Pauls Valley, OK, Pauls Valley Democrat


October 6, 2010

Building on the lessons learned from music

Confessions of a Dislocated Texan

Pauls Valley, Oklahoma — Look at the history of any great individual from way back when to the stars of today and the most common theme is that they all have someone to thank for their road to success.

I haven’t quite been able to strike my superstardom quite yet, but as I delve further and further into my role as Schroeder in “You’re a Good Man Charlie Brown,” I wouldn’t have the talents I have without some tough love along the way.

I might as well begin with Debbie Settler, the person who taught me both to love and at times despise all things musical. I could spend a whole series of therapy columns discussing all the things I learned and got away with under her tutelage, but for now I’ll only make you suffer part of this tribute.

Mrs. Settler is the kind of person who you think is either completely off her melodic rocker or you are fascinated with the things you learn as one of her piano students. I suppose only the nuttiest of individuals survived long term exposure to my childhood hyperactivity, which is why the teaching tenure lasted from the time I was in third to tenth grade.

When I wasn’t busy learning that my right hand was not the left hand she wanted me to play with I learned to appreciate how much more I liked to listen to than play pieces from the masters like Beethoven. She also was the dealer that got me hooked on musical theater at a very young age, treating me to classics like the “Phantom of the Opera,” “Les Misrables” or “Joseph and the Amazing Technicolor Dream Coat.” Sure, my sarcasm didn’t need her assistance, but I wouldn’t have traded those moments for anyone else’s life.

On the vocal front, I had a number of sources to gain wisdom from, though the most influential was Kim Clowe, the choir director when I attended First Christian Church in my hometown. My first choral experiences also date back to Mrs. Settler, but the first regular choir experience was in 7th grade, right about when I hit the second most agonizing period of anguish spread to adult-kind.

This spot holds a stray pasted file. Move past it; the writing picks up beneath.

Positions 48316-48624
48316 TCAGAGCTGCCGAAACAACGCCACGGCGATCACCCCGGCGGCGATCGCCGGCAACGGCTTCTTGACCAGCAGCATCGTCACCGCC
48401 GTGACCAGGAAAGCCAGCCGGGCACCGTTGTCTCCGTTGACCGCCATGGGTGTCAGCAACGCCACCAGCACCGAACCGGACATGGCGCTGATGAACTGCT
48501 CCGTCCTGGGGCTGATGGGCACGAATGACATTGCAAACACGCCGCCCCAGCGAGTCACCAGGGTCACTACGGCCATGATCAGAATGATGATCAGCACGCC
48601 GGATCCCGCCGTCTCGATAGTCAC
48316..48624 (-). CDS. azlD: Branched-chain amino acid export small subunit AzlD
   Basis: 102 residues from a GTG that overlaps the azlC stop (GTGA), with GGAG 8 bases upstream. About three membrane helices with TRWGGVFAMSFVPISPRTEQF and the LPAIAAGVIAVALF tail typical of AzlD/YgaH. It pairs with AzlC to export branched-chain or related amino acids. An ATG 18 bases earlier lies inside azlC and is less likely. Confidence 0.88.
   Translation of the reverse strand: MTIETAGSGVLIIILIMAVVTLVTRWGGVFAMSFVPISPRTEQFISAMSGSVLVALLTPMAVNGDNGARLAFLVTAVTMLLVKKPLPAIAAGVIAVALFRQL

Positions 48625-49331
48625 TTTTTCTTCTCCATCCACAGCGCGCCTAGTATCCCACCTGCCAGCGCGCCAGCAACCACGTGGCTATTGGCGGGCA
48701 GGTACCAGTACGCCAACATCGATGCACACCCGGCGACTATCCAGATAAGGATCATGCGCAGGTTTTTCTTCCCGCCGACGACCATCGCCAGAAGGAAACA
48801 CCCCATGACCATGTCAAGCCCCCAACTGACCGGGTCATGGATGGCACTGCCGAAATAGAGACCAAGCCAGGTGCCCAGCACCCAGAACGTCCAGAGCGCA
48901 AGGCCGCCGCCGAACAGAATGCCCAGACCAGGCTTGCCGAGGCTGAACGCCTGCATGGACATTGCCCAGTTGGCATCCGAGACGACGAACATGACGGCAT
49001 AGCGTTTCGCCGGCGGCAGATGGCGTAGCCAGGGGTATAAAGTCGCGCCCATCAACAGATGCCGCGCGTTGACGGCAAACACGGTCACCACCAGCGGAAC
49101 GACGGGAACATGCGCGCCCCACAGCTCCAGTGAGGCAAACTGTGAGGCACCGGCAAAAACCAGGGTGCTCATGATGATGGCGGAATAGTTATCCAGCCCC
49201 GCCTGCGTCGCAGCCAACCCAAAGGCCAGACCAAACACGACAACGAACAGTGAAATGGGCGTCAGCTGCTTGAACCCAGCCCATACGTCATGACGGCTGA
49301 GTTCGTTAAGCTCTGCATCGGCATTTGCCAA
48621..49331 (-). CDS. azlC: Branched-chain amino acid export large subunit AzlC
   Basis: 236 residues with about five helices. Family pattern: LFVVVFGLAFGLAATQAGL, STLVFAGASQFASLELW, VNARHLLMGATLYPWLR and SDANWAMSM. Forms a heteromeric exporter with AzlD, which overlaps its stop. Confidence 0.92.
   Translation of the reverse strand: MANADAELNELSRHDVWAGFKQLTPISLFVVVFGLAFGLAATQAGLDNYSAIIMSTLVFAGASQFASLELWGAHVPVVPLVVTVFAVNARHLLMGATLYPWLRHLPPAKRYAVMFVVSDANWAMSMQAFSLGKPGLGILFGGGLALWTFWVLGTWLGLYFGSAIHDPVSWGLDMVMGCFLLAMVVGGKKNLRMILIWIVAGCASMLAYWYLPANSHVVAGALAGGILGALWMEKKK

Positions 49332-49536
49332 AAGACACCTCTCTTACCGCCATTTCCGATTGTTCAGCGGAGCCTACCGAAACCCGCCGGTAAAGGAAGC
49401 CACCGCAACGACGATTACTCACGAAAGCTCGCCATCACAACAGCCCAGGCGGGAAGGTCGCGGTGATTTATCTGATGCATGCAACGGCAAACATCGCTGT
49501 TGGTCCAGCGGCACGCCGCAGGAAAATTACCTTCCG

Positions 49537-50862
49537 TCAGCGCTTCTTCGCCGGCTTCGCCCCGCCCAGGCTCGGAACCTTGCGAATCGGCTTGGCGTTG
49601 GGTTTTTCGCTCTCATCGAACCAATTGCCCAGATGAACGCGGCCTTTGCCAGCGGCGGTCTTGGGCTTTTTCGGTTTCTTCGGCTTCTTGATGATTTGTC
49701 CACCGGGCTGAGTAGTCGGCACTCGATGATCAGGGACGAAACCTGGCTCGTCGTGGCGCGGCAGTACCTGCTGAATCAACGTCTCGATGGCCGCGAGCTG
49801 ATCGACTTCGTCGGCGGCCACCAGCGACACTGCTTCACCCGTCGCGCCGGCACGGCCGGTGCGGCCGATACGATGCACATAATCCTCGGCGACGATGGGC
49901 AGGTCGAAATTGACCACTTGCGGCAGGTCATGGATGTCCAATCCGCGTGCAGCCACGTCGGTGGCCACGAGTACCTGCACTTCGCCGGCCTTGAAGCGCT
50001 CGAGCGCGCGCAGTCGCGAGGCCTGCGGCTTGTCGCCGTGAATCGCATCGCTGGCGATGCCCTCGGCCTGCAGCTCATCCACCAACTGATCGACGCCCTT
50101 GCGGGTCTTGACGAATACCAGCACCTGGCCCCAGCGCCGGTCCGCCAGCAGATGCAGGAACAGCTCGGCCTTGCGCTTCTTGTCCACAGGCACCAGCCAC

I will always hold close to my heart the many warm up exercises like “My Mommy Made Me Eat My M&M’s and I am Happy” and though I rarely had more than a bit part back then, it began the realization that my vocal chords could be used for other purposes than just to defy authority. I enjoyed singing so much back then that I joined the adult choir when I was 16, just because I felt I wanted to try ever more challenging music. I’ve rarely spent much time away from my bass to barely tenor range, save some time near the end of college, because even if you move all it takes is one elderly lady in the church to find out you can bolster their choir’s ranks.

Then again, despite all that I have learned, not a rehearsal has gone by where I haven’t been able to take some sort of lesson away from it. I’ve been able to rediscover some of my own creativity, though at the same time discover how much more tired I can get now that I have a full time job. I’m pretty sure the few gray hairs hiding on my head may be a forest by the time it is all over.

In the end, these kids though most likely the beginning of the karma payback for all the torture I bestowed upon adults in my childhood, are becoming like another extended family since I came to Pauls Valley. I could have written a whole series of columns on missed opportunities in my life, but the rest of the Peanut Gallery are a reminder that you don’t have to be a child to keep experiencing those wonders. Now if you’ll excuse me, I’ve got a battered brain to finish cramming the rest of my lines into.

Additional info: Musical will be Nov. 18-19 at 7:30 p.m. and 2:30 p.m. as well as 7:30 p.m. on Nov. 20 at Pauls Valley High School Auditorium.

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